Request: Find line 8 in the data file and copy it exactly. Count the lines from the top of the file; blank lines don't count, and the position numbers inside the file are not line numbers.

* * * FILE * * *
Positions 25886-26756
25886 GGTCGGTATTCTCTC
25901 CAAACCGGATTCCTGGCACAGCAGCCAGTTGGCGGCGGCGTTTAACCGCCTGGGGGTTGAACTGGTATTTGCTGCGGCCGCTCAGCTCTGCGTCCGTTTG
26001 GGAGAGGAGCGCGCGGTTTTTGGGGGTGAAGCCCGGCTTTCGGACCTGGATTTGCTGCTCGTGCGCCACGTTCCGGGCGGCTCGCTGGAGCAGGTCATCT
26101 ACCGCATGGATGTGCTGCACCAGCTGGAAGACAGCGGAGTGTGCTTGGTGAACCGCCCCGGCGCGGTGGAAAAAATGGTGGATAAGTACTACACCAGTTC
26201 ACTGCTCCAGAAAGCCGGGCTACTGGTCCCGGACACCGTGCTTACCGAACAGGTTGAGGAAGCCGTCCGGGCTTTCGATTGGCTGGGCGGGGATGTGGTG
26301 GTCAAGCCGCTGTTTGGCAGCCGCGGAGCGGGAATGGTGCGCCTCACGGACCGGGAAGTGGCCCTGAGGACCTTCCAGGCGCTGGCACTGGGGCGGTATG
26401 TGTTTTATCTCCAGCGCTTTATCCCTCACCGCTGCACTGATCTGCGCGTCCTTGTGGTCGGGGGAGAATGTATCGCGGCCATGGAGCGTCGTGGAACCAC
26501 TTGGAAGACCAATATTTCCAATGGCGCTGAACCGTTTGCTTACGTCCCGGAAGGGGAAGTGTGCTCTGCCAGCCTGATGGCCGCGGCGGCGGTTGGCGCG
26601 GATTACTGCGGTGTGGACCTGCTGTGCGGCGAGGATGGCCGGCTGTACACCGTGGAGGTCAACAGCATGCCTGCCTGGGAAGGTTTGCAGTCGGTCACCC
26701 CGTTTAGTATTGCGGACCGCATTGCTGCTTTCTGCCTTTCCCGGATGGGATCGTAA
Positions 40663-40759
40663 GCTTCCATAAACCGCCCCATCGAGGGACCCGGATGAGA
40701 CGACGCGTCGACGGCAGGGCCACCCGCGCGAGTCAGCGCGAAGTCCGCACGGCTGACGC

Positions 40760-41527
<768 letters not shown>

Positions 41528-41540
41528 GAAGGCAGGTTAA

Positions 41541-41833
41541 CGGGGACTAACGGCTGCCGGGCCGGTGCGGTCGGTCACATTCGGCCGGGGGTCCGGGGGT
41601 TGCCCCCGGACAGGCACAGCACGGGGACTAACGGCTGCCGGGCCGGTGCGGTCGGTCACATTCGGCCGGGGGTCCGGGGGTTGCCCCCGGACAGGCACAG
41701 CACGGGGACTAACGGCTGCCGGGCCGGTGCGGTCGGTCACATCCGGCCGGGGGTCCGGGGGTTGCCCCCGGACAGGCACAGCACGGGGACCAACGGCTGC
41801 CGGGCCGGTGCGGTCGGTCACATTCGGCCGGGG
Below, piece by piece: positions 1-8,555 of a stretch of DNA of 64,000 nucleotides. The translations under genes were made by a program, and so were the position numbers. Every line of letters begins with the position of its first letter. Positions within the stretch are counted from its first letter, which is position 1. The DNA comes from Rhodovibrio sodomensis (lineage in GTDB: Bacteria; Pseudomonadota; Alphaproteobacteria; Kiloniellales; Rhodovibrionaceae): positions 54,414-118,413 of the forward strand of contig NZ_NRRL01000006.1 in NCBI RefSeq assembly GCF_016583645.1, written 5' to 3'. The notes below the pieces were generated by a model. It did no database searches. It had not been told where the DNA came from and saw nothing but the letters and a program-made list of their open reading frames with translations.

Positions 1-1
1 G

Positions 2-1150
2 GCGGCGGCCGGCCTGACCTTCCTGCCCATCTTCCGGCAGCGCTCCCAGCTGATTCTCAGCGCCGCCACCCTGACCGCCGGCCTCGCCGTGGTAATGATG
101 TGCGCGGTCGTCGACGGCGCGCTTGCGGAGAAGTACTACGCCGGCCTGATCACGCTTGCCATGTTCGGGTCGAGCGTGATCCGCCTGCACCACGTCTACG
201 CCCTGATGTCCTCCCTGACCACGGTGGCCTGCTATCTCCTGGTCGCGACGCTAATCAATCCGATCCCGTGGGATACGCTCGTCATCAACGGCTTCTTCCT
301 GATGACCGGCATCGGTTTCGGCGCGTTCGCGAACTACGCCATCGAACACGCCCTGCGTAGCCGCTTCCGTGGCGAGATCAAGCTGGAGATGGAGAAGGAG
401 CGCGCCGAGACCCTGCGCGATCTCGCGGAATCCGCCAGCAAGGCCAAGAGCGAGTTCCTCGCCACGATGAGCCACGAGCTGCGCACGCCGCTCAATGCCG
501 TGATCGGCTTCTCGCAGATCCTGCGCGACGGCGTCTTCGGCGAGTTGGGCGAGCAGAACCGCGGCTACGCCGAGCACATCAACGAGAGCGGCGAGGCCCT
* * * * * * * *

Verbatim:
26401 TGTTTTATCTCCAGCGCTTTATCCCTCACCGCTGCACTGATCTGCGCGTCCTTGTGGTCGGGGGAGAATGTATCGCGGCCATGGAGCGTCGTGGAACCAC